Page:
More frequent floods
Extreme high Bay water levels will occur more often, leading to more frequent flooding in flood-prone areas that could cause disruptions of emergency services and access to power, water, food, and medical care.
More extensive, longer-duration
Higher Bay water levels especially during storm events will flood larger areas for longer periods of time. Along with many other potential impacts this may result in the increased mobilization of pollutants if contaminated lands such as closed landfills are subjected to prolonged inundation.
Sea level rise will cause areas not currently exposed to the tide to be inundated, resulting in the need to either protect or move people and infrastructure, and the loss of trails, beaches, vistas, and other shoreline recreation areas.
Shoreline erosion and overtopping
Higher Bay water levels will cause changes in tidal and wave energy, leading to increased shoreline erosion and the potential that levees and other types of shoreline protection will be overtopped.
Elevated groundwater and increased salinity intrusion
As the Bay rises, groundwater levels and salinity intrusion will increase, affecting water supplies along the shoreline, damaging below- or at-grade infrastructure, requiring additional pumping and costly maintenance and repairs of stormwater and flood control facilities, and increasing the risk of earthquake induced liquefaction.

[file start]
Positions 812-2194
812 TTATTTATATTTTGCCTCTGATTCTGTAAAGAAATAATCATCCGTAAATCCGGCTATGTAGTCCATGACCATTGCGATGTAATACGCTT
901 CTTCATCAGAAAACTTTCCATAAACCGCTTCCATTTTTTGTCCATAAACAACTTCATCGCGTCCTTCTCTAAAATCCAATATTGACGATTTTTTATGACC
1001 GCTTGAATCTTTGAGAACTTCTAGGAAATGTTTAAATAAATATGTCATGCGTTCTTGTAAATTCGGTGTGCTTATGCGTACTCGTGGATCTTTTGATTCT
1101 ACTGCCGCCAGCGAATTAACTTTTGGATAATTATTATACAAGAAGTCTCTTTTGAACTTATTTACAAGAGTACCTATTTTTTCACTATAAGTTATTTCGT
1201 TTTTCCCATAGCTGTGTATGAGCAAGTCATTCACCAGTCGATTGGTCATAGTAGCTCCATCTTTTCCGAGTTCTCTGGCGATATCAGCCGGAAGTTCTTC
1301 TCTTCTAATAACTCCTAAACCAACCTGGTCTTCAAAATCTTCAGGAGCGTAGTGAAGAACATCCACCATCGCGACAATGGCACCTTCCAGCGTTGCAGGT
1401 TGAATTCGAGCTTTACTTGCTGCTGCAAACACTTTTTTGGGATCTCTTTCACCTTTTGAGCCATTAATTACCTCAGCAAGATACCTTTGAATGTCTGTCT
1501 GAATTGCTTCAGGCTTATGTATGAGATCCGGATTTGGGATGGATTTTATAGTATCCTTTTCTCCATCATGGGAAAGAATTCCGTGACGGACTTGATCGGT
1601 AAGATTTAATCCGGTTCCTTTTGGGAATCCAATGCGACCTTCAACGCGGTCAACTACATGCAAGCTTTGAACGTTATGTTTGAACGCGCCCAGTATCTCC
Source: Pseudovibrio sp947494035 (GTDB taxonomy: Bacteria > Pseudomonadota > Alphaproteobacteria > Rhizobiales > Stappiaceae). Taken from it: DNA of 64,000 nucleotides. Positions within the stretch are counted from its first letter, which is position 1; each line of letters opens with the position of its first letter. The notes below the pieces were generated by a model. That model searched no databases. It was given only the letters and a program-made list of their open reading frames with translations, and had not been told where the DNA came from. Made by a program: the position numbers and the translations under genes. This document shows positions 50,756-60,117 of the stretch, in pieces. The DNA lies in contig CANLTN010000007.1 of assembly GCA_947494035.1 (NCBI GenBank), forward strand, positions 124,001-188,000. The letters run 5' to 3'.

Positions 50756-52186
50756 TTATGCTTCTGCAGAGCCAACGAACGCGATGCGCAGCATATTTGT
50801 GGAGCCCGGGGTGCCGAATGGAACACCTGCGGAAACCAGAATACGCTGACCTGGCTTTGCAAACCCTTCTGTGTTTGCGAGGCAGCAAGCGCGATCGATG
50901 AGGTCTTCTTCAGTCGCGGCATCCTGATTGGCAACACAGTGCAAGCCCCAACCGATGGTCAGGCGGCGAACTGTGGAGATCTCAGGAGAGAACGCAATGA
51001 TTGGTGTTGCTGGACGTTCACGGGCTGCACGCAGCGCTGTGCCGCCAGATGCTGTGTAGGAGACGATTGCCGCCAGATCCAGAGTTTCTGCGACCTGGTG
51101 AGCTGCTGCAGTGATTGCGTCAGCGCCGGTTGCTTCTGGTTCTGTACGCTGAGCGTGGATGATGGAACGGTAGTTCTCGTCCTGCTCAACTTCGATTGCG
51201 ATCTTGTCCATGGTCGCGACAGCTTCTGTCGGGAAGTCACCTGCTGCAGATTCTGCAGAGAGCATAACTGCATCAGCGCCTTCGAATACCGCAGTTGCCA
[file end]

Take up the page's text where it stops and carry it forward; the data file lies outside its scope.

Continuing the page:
To learn more about these impacts, download the Climate Impacts Statements () from the ART Subregional Project, and click on the “Climate Impacts Gallery” below to see animations of each of the five climate impacts.
Six future climate scenarios were selected to support the vulnerability and risk assessment (). The six future climate scenarios were based on two sea level rise projections and three Bay water levels. The two sea level rise projections, 16 inches (40 cm) and 55 inches (140 cm), correlate approximately to mid- and end-of-century time frames. These projections were consistent with the October 2010 State of California Sea Level Rise Interim Guidance, which was based on best available science at the time of publication. They are also within the ranges reported in a more recent study conducted by National Academy of Science ().
The Bay water levels selected correspond to three tide and storm conditions:
- The highest average daily high tide represented by mean higher high water (MHHW)
- The 100-year extreme tide level, also known as the 100-year stillwater elevation (100-year SWEL)
- The 100-year extreme tide level coupled with wind-driven waves
Extreme tides are the maximum high tide level that has occurred over a specific return period that correlates to a probability of occurring. For example, a 100-year tide has a return period of 100 years and therefore a 1% chance of occurring in any given year.
Daily High Tides vs. Extreme Tide Levels
The daily high tide (MHHW) was selected to inform which shoreline areas not currently exposed to tidal action could be exposed to the high tide with sea level rise. This Bay water level is important because exposure to the daily high tide would result in frequent or permanent inundation, potentially leading to the slow yet chronic degradation of asset physical condition or function.
In contrast, assets exposed to a 100-year extreme tide level would be subjected to infrequent and temporary, but potentially severe, flooding. Extreme storms can cause overtopping and erosion of shoreline protection assets, exposing large inland areas to fairly deep flood depths and high velocity flows. Wind waves can elevate water levels significantly above stillwater levels, potentially increasing the severity of flooding. It is critical, therefore, to consider the effect wind driven waves could have on inland inundation during a coastal storm event.
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- Eliza Berry